A discussion took place about the UK’s role in keeping children safe in humanitarian emergencies.
Pupils shared their views on what they think is important in the lead up to the first World Humanitarian Summit in Istanbul in less than three weeks’ time. Top of their minds was the refugee crisis, protecting schools in war zones, and ensuring children’s rights and voices are recognised regardless of their situation or background.
Unicef UK Ambassador Tom Hiddleston said: "Children are facing more devastating wars and disasters than ever before. I have seen for myself in South Sudan that children are the hardest hit in emergencies. Children have been killed, orphaned, forced to become soldiers, kidnapped, and traumatised.
“Nearly a quarter of the world’s school-aged children now live in countries affected by crisis. Every single one of these children should be at school and learning. Education is a vital source of safety and hope for children, allowing them to learn, play and escape the horrors of war and disasters.
“At the very first World Humanitarian Summit in Istanbul in less than three weeks’ time, a ground-breaking new fund will be launched to get vital education to every child in need. We must make sure that education in emergencies is prioritised, otherwise a generation of children living in conflict and natural disasters will grow up without the skills they need to contribute to their countries and economies, exacerbating the already desperate situation for millions of children and their families. We must invest in their futures now.”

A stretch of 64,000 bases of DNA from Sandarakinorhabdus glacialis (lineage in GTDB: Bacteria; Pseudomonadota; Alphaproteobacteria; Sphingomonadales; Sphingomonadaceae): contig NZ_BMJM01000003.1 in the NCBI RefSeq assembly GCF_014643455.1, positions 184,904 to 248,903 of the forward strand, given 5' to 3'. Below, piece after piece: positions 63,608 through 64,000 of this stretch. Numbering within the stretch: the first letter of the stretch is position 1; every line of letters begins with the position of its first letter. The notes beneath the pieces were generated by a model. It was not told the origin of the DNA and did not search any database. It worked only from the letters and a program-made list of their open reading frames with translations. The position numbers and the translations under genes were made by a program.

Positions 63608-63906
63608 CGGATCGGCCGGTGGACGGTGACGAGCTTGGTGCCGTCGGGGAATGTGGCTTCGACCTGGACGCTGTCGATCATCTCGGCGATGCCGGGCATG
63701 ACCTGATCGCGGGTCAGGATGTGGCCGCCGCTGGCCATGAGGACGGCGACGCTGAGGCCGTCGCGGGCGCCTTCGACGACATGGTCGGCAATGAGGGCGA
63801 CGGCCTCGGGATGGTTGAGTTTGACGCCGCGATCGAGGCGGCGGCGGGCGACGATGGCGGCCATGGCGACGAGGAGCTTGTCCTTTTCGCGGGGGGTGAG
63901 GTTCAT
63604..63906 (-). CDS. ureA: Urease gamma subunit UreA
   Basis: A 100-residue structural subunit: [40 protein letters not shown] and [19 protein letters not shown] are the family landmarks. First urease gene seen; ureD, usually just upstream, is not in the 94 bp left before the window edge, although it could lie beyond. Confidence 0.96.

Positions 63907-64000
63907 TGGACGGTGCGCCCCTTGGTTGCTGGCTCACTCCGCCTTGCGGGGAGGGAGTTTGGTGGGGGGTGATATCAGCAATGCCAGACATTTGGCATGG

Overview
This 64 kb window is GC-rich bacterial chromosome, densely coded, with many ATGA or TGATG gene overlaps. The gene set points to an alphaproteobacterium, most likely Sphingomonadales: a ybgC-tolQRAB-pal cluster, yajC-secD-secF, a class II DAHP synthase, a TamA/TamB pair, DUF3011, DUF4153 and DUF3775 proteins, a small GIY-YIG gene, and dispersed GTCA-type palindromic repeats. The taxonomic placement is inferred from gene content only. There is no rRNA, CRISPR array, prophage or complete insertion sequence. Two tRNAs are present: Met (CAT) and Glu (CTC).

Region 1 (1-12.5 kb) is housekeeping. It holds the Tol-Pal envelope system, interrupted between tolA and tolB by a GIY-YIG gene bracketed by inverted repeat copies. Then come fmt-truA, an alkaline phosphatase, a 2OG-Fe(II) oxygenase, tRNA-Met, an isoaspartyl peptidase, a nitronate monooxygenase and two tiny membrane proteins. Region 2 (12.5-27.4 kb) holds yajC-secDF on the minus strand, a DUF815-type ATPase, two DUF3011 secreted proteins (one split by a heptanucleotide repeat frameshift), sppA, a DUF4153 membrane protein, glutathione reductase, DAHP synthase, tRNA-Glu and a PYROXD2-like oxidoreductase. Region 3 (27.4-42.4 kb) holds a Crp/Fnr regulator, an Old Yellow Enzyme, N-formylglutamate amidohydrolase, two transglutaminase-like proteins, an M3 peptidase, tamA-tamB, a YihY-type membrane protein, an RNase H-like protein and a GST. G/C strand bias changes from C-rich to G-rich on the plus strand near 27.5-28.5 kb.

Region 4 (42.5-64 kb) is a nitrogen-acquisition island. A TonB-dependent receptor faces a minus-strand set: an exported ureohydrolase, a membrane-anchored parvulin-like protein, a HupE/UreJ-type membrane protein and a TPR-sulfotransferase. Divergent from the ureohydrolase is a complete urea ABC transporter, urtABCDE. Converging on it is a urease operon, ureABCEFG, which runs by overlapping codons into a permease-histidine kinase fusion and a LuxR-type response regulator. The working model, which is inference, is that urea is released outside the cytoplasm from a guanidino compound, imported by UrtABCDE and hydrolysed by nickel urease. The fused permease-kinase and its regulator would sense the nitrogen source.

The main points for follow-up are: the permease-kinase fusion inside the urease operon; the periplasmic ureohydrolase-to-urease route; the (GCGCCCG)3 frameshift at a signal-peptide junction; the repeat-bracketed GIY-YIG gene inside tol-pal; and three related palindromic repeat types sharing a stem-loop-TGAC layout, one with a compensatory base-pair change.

Secretary of State for International Development Justine Greening said: "When I speak to young people I am struck by how passionate they are about international issues and today’s debate with pupils at Hampstead School was no exception. At DFID we put young people at the heart of everything we do, whether it is supporting Syrian refugees to get an education, eradicating poverty, or improving access to healthcare and jobs in some of the poorest countries in the world.
“I’ll be taking many of the views I have heard today to the World Humanitarian Summit later this month when I discuss with world leaders how the international community can better respond to crises around the globe.”
Nearly a quarter of the world’s school-aged children – 462 million – now live in countries affected by crisis. Education is a vital source of safety and hope for children, allowing them to learn, play and escape the horrors of war and disasters. One in six of these children – 75 million – have been identified as the most in danger of missing out on getting a quality education.